Evidence-based guidelines to eliminate repetitive laboratory testing

Kevin P. Eaton, Kathryn Levy, Christine Soong, Amit K. Pahwa, Christopher Petrilli, Justin B. Ziemba, Hyung J. Cho, Rodrigo Alban, Jaime F. Blanck, Andrew S. Parsons

Research output: Contribution to journalArticle

Abstract

Routine daily laboratory testing of hospitalized patients reflects a wasteful clinical practice that threatens the value of health care. Choosing Wisely initiatives from numerous professional societies have identified repetitive laboratory testing in the face of clinical stability as low value care. Although laboratory expenditure often represents less than 5% of most hospital budgets, the impact is far-reaching given that laboratory tests influence nearly 60% to 70% of all medical decisions. Excessive phlebotomy can lead to hospital-acquired anemia, increased costs, and unnecessary downstream testing and procedures. Efforts to reduce the frequency of laboratory orders can improve patient satisfaction and reduce cost without negatively affecting patient outcomes. To date, numerous interventions have been deployed across multiple institutions without a standardized approach. Health care professionals and administrative leaders should carefully strategize and optimize efforts to reduce daily laboratory testing. This review presents an evidence-based implementation blueprint to guide teams aimed at improving appropriate routine laboratory testing among hospitalized patients.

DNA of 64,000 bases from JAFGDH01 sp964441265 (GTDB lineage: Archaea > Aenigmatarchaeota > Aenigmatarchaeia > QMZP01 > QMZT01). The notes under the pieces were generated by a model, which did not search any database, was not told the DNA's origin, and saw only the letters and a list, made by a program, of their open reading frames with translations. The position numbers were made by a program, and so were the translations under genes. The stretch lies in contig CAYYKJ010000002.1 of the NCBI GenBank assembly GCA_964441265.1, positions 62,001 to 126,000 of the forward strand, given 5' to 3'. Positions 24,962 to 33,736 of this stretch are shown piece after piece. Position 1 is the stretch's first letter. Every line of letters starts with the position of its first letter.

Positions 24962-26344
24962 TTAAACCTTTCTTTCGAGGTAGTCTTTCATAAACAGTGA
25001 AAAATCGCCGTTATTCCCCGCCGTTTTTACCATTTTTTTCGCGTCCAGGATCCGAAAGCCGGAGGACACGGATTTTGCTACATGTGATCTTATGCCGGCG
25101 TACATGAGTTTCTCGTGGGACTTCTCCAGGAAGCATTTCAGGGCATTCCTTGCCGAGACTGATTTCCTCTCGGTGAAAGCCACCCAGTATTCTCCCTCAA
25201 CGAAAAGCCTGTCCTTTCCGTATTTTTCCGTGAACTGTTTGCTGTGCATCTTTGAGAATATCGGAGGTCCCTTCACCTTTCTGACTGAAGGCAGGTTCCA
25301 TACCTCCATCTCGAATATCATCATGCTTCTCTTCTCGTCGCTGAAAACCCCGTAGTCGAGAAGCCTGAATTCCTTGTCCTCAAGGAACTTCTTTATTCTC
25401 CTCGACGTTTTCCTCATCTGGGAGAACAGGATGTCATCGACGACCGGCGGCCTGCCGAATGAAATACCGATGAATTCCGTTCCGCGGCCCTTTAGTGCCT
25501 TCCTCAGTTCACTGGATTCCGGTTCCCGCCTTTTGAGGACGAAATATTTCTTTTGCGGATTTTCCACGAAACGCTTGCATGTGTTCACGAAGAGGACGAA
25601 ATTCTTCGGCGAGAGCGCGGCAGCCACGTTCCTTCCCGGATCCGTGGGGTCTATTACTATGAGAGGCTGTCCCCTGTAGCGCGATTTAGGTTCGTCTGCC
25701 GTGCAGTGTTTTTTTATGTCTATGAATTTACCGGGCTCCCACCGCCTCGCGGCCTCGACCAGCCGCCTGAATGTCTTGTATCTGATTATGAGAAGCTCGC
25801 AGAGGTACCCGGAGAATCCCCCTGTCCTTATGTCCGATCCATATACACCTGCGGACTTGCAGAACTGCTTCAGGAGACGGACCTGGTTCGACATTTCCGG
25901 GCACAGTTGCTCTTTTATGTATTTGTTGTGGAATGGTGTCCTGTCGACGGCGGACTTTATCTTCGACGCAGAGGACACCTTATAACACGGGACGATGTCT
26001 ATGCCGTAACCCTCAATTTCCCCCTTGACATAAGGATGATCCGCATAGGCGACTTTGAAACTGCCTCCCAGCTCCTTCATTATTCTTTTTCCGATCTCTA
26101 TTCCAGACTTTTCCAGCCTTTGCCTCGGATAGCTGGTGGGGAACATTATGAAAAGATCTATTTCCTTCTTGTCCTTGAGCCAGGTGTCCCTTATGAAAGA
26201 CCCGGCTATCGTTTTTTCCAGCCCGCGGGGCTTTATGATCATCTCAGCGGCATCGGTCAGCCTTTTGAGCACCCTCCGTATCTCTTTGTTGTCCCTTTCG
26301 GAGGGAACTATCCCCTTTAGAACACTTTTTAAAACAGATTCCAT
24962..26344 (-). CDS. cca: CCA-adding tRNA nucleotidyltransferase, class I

Original languageEnglish (US)
Pages (from-to)1833-1839
Number of pages7
JournalJAMA internal medicine
Volume177
Issue number12
DOIs
StatePublished - Dec 2017

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ASJC Scopus subject areas

  • Internal Medicine

Cite this

Eaton, K. P., Levy, K., Soong, C., Pahwa, A. K., Petrilli, C., Ziemba, J. B., Cho, H. J., Alban, R., Blanck, J. F., & Parsons, A. S. (2017). Evidence-based guidelines to eliminate repetitive laboratory testing. JAMA internal medicine, 177(12), 1833-1839. https://doi.org/10.1001/jamainternmed.2017.5152